In recent months Greenpeace activists had illegally occupied the Central Plains Water irrigation scheme, other environmental groups had openly pursued an agenda opposing irrigation and surveys in Christchurch had shown opposition to farming and irrigation.

Sunckell said he was talking publicly about the incident because the vandalism was reflective of a growing split in the community.

“We have got to get away from this urban-rural divide but I don’t know how we are going to do it.”

The volume of milk exceeded the capacity of the drainage and wetland filtering and containment system and the milk overflowed into a drain then a waterway.

So the vandalism caused pollution.

North Canterbury Federated Farmers dairy section chairman Michael Woodward hoped the two incidents were not motivated by anti-farming sentiment.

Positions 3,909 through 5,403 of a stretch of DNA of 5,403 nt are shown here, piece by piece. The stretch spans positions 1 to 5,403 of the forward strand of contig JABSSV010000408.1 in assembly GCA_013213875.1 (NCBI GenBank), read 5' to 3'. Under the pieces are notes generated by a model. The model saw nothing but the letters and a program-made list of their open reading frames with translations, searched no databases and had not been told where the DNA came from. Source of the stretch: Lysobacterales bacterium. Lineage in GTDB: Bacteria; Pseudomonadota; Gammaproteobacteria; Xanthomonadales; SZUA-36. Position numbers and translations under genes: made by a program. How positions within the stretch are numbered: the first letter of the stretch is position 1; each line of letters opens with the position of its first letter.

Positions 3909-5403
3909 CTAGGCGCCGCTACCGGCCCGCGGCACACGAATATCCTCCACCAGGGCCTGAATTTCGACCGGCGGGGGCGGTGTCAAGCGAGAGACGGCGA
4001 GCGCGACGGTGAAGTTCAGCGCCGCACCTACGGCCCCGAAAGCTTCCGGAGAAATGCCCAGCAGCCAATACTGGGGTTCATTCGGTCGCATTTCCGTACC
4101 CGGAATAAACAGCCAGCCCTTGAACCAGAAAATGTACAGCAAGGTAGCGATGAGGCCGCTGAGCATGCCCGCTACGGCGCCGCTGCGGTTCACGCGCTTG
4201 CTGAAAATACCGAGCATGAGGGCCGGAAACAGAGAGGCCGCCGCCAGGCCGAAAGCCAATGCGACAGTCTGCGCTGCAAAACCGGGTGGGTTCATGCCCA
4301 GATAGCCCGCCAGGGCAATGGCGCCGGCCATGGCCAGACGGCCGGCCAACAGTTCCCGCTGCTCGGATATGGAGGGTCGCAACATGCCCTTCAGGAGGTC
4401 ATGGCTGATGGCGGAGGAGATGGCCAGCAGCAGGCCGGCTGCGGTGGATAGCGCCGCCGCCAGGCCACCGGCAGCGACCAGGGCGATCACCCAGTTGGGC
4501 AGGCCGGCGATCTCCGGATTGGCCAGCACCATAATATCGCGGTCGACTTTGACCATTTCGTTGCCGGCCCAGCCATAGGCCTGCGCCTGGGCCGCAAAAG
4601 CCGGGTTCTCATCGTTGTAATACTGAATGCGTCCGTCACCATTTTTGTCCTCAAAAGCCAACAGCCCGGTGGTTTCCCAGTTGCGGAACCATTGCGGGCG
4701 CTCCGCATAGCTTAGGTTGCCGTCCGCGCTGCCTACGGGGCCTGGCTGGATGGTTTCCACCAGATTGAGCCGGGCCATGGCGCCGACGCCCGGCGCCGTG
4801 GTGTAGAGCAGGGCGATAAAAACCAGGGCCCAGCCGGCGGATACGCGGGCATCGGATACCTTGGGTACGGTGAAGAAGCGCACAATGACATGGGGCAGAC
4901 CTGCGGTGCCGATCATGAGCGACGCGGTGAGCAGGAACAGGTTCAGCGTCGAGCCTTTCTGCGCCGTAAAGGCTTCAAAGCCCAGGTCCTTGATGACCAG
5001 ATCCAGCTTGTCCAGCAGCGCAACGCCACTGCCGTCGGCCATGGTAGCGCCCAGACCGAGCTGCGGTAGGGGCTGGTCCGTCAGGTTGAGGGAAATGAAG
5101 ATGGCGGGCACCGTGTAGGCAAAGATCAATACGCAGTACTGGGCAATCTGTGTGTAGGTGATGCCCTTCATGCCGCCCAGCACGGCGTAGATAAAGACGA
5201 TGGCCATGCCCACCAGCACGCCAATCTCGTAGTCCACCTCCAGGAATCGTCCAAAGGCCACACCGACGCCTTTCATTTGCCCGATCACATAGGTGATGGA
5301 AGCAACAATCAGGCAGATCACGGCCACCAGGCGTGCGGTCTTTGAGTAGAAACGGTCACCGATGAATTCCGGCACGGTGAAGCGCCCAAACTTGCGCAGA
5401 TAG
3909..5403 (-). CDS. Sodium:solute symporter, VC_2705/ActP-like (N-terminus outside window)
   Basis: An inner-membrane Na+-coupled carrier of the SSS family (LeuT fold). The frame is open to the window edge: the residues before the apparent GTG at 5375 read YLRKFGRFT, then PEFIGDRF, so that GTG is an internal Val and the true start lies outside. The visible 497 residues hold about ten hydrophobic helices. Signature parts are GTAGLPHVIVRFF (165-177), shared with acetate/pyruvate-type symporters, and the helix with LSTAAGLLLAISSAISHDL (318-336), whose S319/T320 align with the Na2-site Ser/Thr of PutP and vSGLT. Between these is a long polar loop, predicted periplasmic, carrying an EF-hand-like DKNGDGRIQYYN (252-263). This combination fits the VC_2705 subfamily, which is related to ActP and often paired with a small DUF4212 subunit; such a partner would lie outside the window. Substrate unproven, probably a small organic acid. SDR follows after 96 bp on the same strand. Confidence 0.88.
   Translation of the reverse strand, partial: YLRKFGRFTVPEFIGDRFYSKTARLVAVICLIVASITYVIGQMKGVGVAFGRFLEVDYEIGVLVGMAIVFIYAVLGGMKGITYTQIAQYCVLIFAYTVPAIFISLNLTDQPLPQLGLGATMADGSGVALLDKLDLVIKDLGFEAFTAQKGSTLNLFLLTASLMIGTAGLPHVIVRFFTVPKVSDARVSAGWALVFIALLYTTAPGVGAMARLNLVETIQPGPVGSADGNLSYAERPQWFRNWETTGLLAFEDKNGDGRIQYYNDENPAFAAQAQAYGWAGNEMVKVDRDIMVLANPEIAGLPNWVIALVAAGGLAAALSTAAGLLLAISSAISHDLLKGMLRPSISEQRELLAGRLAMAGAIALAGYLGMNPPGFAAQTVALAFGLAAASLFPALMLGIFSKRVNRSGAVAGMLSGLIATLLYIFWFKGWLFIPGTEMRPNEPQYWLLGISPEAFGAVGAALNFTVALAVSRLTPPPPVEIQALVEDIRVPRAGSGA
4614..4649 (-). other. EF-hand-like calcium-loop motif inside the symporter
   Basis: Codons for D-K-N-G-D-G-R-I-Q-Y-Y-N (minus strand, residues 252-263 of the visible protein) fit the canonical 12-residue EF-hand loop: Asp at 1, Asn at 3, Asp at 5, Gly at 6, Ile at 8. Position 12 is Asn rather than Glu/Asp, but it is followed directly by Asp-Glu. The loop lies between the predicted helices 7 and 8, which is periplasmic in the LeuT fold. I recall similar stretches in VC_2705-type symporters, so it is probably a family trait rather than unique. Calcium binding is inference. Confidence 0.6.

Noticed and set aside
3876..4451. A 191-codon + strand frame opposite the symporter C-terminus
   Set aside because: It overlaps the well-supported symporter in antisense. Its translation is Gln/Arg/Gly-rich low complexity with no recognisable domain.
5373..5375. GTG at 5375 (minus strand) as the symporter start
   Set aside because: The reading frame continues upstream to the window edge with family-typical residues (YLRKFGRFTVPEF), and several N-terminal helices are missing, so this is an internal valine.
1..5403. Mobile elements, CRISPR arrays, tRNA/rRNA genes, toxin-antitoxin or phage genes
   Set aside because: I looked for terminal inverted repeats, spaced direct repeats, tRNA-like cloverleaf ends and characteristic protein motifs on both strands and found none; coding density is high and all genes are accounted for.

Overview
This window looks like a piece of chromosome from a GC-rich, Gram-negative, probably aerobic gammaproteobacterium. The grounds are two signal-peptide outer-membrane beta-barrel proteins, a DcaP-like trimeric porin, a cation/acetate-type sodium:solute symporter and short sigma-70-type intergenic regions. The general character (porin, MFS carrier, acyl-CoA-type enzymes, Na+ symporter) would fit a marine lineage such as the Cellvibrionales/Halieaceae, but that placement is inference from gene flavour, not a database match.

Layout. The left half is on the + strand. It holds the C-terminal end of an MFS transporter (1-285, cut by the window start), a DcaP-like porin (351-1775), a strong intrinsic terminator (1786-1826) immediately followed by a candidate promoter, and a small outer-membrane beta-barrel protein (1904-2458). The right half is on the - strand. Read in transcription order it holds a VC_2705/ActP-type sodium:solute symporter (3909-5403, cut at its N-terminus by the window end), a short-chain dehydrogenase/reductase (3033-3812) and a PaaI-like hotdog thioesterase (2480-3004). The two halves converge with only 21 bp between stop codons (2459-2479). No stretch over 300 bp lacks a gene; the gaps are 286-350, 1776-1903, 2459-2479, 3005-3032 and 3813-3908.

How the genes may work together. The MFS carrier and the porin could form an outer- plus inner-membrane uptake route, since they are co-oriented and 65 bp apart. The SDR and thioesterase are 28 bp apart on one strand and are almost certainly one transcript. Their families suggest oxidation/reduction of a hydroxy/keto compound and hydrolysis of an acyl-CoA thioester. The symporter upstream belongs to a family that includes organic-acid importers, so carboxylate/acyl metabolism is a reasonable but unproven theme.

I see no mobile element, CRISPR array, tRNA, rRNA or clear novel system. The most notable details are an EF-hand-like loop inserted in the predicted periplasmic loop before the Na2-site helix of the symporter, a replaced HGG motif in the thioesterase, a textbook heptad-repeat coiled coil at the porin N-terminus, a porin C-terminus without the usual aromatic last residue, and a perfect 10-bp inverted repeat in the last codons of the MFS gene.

“It is hard to know if it is coincidental or the same people.”

If it was environmentalists, it was counterproductive given the tyres would be dumped and the milk ended up in a waterway, both damaging to the environment.

Irrigation was a contentious issue in Canterbury and Woodward said he would be disappointed if activists chose to vandalise private property to promote their cause instead of talking to farmers.

The federation’s provincial president Lynda Murchison was also reluctant to speculate on a motive but said if it was environmentalists she was saddened and fearful that people misinformed about water quality issues and the role of irrigation would resort to those tactics.

“Angry people damaging property never got anyone anywhere.” . . 

Whether or not the vandals were environmental activists they’ve not only broken the law they’ve added to pollution and waste.